Sunday, 24 February 2013

The Emirates A380 Door Problem - A Communications Lesson?

Daily Mail's dubious claim about NHS dentistry
 (Photo credit: engineroomblog)
The Daily Mail is a massively popular newspaper in the UK and also boasts the world's top online news site, with over 100 million visits. It does what it does remarkably well, catchy attention-getting headlines combine with a tone of moral outrage that nicely captures the sentiments of the British 'man in the street'.

So 'terror at 27,000 feet' is a very Mail story - and that's precisely what it served up on February 15th with a story that a door 'blew open' on an Emirates A380. As the headline tells us: "Terror at 27,000ft: Crew plug gap in super jumbo jet door with blankets and pillows stuck together with gaffer tape after it 'blows open' during the flight."

The whole story's stood up on the testimony of British tourist David Reid and taken at face value, it's awful. Terrified crew hiding under their chairs, the atmosphere visible through the gap in the door, cabin pressure drop, freezing conditions and yet despite all this the pilot decided to carry on flying. Horrendous.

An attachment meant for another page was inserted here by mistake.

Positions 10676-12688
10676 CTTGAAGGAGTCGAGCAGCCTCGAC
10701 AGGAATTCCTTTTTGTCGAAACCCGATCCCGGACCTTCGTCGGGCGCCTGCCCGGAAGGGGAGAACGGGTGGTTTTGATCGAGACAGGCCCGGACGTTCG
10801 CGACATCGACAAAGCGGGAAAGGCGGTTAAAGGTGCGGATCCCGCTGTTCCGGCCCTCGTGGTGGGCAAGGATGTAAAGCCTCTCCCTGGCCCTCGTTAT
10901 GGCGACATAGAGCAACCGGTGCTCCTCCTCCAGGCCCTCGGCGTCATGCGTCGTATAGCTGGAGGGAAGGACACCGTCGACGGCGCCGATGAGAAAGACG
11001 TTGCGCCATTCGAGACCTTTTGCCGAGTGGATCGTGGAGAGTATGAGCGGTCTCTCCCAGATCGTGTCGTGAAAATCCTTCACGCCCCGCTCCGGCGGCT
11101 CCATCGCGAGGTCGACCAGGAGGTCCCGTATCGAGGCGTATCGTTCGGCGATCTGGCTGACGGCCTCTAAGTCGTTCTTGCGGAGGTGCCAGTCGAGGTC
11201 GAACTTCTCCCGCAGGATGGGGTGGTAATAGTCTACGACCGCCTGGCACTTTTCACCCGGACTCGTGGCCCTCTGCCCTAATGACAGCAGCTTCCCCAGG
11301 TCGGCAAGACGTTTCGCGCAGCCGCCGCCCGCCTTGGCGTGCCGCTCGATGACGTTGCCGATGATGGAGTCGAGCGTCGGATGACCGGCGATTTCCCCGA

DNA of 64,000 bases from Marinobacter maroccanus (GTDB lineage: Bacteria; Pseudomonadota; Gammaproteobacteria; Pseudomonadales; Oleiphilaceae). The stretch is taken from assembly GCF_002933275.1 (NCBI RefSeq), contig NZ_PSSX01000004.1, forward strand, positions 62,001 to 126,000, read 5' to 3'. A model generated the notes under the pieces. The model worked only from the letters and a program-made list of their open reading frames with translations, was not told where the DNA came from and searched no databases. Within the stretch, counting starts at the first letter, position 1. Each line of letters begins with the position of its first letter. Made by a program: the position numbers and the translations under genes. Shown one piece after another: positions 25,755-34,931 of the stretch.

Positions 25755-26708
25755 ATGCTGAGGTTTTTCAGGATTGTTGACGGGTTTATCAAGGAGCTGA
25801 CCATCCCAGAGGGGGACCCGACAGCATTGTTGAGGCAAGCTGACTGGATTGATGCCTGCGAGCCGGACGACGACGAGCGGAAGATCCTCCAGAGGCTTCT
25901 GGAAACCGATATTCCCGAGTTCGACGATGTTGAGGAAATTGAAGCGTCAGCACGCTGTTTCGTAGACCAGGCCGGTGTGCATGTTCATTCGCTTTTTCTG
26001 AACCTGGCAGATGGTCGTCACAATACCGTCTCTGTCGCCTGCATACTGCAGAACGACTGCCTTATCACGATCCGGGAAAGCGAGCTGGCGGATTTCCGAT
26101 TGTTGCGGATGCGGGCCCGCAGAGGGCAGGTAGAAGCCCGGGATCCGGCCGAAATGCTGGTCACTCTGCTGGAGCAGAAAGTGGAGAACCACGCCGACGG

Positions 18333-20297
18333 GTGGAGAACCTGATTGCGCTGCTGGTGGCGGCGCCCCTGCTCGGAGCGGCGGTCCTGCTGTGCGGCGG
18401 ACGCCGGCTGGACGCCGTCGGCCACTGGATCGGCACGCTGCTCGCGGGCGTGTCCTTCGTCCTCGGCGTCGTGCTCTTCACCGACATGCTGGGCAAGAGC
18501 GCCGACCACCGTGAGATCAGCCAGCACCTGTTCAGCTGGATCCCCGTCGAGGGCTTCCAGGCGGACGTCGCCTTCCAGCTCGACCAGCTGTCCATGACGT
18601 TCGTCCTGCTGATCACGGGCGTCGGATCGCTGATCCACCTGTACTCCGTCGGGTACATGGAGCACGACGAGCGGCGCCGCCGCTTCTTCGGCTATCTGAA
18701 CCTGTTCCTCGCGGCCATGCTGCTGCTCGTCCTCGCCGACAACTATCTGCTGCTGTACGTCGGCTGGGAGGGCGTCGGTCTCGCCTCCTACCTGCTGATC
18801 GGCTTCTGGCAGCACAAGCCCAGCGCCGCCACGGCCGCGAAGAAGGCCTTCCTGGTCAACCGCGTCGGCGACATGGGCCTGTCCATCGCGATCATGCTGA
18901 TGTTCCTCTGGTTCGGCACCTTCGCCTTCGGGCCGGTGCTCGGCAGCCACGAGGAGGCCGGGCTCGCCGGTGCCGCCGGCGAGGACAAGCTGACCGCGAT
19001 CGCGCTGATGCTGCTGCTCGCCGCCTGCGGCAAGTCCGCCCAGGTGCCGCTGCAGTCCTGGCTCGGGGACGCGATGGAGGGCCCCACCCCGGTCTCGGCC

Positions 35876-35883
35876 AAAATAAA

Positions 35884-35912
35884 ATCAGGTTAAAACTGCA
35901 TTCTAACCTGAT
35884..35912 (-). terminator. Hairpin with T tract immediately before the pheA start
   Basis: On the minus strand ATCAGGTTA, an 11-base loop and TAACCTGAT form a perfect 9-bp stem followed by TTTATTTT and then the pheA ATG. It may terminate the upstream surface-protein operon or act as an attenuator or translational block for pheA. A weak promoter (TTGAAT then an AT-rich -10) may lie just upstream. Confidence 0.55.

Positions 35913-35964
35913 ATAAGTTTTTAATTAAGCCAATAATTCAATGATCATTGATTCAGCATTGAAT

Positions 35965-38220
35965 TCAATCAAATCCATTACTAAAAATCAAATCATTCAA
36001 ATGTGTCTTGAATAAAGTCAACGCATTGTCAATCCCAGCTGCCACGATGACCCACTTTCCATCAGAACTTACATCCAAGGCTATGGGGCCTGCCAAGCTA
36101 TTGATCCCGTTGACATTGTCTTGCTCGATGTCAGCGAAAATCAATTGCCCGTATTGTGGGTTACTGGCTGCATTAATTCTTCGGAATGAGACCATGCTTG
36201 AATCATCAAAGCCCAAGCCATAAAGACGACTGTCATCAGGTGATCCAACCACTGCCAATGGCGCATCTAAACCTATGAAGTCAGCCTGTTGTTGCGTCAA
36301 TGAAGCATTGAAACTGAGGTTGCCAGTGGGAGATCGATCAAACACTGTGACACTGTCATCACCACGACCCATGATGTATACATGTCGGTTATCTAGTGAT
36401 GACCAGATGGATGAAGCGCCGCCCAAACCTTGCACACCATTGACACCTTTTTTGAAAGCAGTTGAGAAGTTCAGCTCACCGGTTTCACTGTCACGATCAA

"...the door in business class came an inch and a half ajar, leaving a gaping hole, said Mr Reid"
It's only when you start to read the comments left by readers you might have a different perspective on the story that rings rather more factually than the story itself. They point out that the A380's doors can't actually open in-flight as they open inwards and are fixed by their shape 'like a plug' and that any pressure drop at this altitude would have caused the oxygen masks to automatically deploy which the images in the story clearly show has not been the case. They, reasonably, point out that a door open by a fraction at 27,000 feet would suck out any blankets being used to plug the gap and they also make the point that crew can't actually hide under their chairs - one of the more colourful lines in a pleasantly lurid story. Oh - and cold air wouldn't come into the cabin, air would escape. And so on.

As Crikey's Ben Sandilands points out, the "Emirates A380 door explosion story is rubbish." Notably, two Australian websites that gaily parroted the story have since taken it down.